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Myth Busting Variable Interest Entities (VIEs) With Top Hong Kong Private Equity Lawyer

Despite the variable interest entity (VIE)’s multi-decade history, the legal business structure continues to perplex many investors, especially when it comes to US-listed Chinese companies. We had the opportunity to sit down with Marcia Ellis, the current Global Chair of the Private Equity Group at Morrison & Forrester, Hong Kong. In our interview, Ellis, who pioneered some of the first use cases for VIEs in China, dispelled common misconceptions around VIEs, discussed their history, and outlined how recent regulatory events have been positive for the structure.

Below we have included an abridged summary of our conversation. You can also listen to our complete discussion through the MP4 file embedded below.

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Brendan: We recently found the fantastic article you published on VIEs in the Hong Kong Law Society’s official journal. These articles gave a complete and concise history of VIEs and why public and private Chinese companies use them in the US, Hong Kong, and Mainland China.

I would like to start by asking you about your background. I noticed that you went to Princeton and then got your law degree from Columbia. But, I am curious how you ended up working in Hong Kong and how long you have been there?

Marcia: Like many people my age, I was a China person first, and then I got into the law.

I spoke Chinese and was interested in China. After studying East Asian Studies at Princeton, anthropology at National Taiwan University, and getting a law degree at Columbia, I moved to Hong Kong in 1996 and joined the international law firm, Paul Weiss.

Paul Weiss was still doing Unicom structures (a.k.a. China-foreign structures) at that time, so I became very involved in that immediately. I was doing paging and mobile networks with Unicom and the People's Liberation Army, which was still in business back then. I also advised a client on a joint venture with the Ministry of Radio Film & Television, the predecessor of today's State Administration of Radio, Film, and Television (SARFT), for a national cable backbone, that was never completed.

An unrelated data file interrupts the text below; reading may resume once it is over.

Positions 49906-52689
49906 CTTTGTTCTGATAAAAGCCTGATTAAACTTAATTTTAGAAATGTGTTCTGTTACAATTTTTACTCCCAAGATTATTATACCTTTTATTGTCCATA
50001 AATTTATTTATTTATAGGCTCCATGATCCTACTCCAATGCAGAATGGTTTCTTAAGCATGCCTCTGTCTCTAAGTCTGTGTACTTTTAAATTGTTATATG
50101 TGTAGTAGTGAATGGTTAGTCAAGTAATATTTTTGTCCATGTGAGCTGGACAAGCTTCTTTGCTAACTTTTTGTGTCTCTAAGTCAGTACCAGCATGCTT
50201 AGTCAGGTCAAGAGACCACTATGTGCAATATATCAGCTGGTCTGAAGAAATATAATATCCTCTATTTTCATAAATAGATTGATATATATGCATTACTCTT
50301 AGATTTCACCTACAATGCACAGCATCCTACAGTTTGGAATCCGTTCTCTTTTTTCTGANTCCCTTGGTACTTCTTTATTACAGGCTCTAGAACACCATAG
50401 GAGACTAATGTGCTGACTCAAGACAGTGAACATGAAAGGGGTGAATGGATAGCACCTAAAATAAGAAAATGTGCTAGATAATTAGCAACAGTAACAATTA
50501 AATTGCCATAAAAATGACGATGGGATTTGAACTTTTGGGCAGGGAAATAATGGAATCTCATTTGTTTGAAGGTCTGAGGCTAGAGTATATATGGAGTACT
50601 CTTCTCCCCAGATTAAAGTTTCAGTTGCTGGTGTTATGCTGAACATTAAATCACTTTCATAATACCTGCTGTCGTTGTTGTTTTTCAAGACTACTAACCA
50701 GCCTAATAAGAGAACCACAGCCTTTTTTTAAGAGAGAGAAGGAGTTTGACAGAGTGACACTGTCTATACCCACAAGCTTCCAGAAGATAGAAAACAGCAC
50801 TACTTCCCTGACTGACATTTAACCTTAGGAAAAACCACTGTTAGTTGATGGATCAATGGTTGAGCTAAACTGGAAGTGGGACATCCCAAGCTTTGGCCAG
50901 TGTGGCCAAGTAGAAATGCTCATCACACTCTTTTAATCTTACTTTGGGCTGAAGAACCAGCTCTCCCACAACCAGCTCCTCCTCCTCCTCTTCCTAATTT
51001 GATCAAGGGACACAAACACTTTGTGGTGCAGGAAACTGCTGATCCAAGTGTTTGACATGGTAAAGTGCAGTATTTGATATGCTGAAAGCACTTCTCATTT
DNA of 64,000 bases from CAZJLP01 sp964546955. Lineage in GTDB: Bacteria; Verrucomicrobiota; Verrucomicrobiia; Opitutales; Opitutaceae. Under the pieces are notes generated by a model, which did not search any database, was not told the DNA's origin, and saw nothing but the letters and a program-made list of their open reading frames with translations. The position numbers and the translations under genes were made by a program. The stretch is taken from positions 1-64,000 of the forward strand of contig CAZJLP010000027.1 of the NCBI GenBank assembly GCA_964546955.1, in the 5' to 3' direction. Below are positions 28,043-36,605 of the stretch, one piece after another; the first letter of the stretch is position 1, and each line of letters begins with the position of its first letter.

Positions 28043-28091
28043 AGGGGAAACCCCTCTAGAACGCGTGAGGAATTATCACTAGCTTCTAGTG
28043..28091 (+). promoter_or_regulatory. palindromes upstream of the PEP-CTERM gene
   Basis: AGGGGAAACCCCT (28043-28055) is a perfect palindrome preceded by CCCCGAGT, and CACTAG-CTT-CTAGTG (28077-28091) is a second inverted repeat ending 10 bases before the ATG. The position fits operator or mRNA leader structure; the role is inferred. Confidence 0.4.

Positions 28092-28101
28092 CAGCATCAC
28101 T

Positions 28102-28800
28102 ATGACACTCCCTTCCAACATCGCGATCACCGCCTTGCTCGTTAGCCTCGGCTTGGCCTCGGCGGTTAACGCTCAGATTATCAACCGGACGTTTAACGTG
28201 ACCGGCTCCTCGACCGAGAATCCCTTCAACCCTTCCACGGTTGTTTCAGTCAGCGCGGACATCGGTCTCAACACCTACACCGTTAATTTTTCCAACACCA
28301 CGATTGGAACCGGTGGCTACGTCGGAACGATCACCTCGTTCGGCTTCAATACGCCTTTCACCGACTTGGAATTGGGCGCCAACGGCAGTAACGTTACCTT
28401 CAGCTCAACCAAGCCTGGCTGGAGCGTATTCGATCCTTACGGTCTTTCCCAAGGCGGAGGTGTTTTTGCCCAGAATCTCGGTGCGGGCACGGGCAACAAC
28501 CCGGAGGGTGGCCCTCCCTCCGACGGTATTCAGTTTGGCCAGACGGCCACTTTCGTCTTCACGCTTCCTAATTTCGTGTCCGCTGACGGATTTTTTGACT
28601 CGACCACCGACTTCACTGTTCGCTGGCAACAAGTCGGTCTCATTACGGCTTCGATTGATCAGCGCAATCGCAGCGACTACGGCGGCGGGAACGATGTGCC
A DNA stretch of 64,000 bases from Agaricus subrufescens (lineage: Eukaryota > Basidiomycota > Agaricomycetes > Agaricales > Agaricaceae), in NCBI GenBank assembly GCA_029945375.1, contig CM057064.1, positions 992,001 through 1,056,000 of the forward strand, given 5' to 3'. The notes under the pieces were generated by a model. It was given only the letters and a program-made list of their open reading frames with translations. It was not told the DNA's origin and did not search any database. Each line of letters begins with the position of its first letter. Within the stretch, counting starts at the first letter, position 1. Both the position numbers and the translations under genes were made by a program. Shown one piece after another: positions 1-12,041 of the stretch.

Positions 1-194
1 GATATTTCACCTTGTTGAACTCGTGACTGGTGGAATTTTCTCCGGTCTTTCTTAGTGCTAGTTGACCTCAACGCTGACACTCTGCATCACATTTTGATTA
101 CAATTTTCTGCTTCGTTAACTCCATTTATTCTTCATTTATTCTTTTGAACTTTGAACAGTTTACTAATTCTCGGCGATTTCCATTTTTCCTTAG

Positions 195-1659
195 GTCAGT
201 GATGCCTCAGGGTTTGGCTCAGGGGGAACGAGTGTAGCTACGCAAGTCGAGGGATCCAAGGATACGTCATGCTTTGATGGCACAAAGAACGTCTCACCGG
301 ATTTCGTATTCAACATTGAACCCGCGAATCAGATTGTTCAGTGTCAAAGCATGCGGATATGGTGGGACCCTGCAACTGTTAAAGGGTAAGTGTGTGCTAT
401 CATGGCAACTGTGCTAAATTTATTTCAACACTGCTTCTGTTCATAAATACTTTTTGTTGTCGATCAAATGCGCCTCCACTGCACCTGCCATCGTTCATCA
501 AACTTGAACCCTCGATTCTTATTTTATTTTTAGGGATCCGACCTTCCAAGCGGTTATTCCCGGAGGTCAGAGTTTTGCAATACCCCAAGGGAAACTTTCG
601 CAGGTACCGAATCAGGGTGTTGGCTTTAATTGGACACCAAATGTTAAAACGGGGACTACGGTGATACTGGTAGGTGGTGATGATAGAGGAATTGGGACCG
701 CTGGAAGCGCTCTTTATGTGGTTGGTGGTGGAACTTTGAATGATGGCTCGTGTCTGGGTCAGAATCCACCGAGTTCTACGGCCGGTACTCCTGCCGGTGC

I was immediately involved in this telecoms world. But, due to the dot-com bubble coming to China, that quickly morphed into advising on investments in internet businesses for both telecoms/internet companies and private equity funds. This is when we started using the VIE structure.

I continue to advise lots of PE funds, such as the SoftBank Vision Fund, on their investments in China, which often involve VIE structures.

Brendan: In your own words, what is a VIE, and why do companies utilize this structure instead of a more traditional one?

Marcia: At first, we thought the VIE would be just a short-term thing because it was just a means of allowing foreign investments in companies in sectors where foreign investment was restricted or prohibited. The primary sector that we were dealing with was internet and E-Commerce. There was an expectation that, with China’s accession to the World Trade Organization (WTO), China would eventually open the internet sector to 100% foreign investment, and this structure would just disappear. In the early VIE documents, we had all kinds of provisions that would allow the structure to convert into a direct investment by the foreigners into the listed entity, but that did not happen.

The idea was that foreigners would invest in a company, usually a Cayman company, that has a subsidiary in China that is a wholly foreign-owned enterprise (WFOE) and that WFOE will enter into contracts with the actual licensed internet company. Those contracts stipulate that the internet company will pay over any profits to the WFOE as consulting fees, etc. Then, another set of contracts, which we call the control contracts, gives a certain amount of control by this WFOE over the licensed entity.

Image courtesy of Marcia Ellis & Hong Kong Lawyer

The VIE structure was designed with US accounting rules in mind, so a VIE is a US accounting concept that came up basically because of the Enron fiasco. Enron had a lot of off-book entities that it was not consolidating into its financials. Therefore, the VIE rules were actually rules requiring companies to consolidate into their financials the financials of certain entities over which they had some degree of control. So, it was meant as a safeguard in accounting so that people saw the complete picture of a company's business interests, including all companies that were in effect subsidiaries of such company, regardless of whether the company held any equity interest in such effective subsidiaries. The difference in China is that the companies want to consolidate the financials of the VIE.

The VIE structure is not ideal, but it allowed foreigners to invest early on in China's economic rise. Admittedly, there was this grey area in Chinese law that they used to their advantage. But, there is alignment with the underlying shareholders for the vast majority of the US holdings. As long as the largest shareholder of the Cayman listco is also the main shareholder of the VIE, there will be an alignment of interests. Pretty much all the time, the employee stock option plan (ESOP) is comprised of shares in the Cayman company. I don't know of any situations where anybody gets ESOP equity that would be equity of the actual domestic licensed company because that just doesn't even make sense. That equity is illiquid so no one would want it.